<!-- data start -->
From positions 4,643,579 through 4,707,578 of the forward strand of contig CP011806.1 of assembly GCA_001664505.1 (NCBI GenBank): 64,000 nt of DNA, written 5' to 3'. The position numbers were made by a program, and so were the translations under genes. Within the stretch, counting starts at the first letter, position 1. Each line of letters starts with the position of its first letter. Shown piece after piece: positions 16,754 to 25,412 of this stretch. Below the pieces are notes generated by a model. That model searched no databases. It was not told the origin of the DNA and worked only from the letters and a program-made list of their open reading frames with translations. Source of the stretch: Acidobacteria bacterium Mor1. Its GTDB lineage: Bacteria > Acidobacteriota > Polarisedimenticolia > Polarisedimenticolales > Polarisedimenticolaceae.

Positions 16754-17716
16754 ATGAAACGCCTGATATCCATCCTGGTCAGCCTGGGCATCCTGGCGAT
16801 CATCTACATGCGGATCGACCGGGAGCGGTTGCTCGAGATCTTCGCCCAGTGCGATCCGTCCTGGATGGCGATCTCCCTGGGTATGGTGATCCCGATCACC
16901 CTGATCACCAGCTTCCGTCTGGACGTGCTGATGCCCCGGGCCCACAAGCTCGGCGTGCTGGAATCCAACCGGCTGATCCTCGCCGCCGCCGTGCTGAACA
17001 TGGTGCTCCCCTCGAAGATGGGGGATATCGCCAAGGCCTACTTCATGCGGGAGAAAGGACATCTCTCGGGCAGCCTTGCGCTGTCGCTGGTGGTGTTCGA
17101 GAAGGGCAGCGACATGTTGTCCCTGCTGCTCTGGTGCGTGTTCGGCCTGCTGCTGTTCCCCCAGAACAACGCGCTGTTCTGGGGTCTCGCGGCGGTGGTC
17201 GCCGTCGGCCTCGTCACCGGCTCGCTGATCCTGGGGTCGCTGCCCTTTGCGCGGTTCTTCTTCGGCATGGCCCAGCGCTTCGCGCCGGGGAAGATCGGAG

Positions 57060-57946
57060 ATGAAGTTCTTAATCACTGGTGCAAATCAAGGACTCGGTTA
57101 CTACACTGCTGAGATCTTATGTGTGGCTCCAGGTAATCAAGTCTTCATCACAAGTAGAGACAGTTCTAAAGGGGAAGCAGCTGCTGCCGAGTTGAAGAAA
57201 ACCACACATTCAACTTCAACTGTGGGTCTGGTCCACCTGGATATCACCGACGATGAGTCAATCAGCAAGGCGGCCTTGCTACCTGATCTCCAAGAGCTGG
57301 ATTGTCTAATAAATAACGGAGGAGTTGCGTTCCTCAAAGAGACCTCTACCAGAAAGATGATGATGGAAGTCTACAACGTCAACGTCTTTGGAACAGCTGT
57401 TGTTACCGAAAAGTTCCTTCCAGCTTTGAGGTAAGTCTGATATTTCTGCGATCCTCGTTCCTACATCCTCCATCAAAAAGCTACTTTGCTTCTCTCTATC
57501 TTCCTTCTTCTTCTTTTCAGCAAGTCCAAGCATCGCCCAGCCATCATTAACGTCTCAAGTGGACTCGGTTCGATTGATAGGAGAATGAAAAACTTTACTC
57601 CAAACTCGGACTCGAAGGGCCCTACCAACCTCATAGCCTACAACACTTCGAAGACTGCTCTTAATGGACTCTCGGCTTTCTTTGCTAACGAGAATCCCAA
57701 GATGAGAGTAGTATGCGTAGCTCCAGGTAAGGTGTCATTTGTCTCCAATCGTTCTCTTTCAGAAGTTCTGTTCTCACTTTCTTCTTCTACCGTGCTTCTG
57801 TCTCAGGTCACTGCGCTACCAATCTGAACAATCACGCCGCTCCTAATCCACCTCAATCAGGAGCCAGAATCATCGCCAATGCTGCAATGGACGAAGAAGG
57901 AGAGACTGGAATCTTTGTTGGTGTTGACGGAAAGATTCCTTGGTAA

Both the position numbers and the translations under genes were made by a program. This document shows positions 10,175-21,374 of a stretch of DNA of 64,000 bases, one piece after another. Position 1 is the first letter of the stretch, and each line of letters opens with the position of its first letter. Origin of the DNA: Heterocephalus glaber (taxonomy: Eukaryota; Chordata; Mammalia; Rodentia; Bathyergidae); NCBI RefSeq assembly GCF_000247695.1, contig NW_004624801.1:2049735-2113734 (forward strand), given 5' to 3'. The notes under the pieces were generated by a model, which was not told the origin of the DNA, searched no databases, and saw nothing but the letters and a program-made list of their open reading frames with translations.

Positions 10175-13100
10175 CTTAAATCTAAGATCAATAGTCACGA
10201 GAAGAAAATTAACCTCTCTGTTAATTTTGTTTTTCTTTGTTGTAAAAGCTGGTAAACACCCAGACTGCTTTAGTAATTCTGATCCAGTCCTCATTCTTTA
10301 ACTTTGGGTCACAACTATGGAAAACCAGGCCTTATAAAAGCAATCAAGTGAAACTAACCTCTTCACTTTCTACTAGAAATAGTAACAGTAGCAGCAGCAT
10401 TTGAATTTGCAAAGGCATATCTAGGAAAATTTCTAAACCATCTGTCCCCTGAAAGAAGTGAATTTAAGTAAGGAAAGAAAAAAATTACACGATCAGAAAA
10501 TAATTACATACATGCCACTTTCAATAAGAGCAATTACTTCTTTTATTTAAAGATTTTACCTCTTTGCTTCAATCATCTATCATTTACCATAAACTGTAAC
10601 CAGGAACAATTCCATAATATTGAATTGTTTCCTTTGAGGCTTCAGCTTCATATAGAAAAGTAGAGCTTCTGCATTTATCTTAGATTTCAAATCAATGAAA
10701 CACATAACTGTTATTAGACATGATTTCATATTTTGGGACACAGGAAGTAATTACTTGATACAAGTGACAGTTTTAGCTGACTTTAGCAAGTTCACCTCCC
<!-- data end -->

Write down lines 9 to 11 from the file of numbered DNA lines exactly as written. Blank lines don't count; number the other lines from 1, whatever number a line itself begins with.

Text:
Positions 57060-57946
57060 ATGAAGTTCTTAATCACTGGTGCAAATCAAGGACTCGGTTA
57101 CTACACTGCTGAGATCTTATGTGTGGCTCCAGGTAATCAAGTCTTCATCACAAGTAGAGACAGTTCTAAAGGGGAAGCAGCTGCTGCCGAGTTGAAGAAA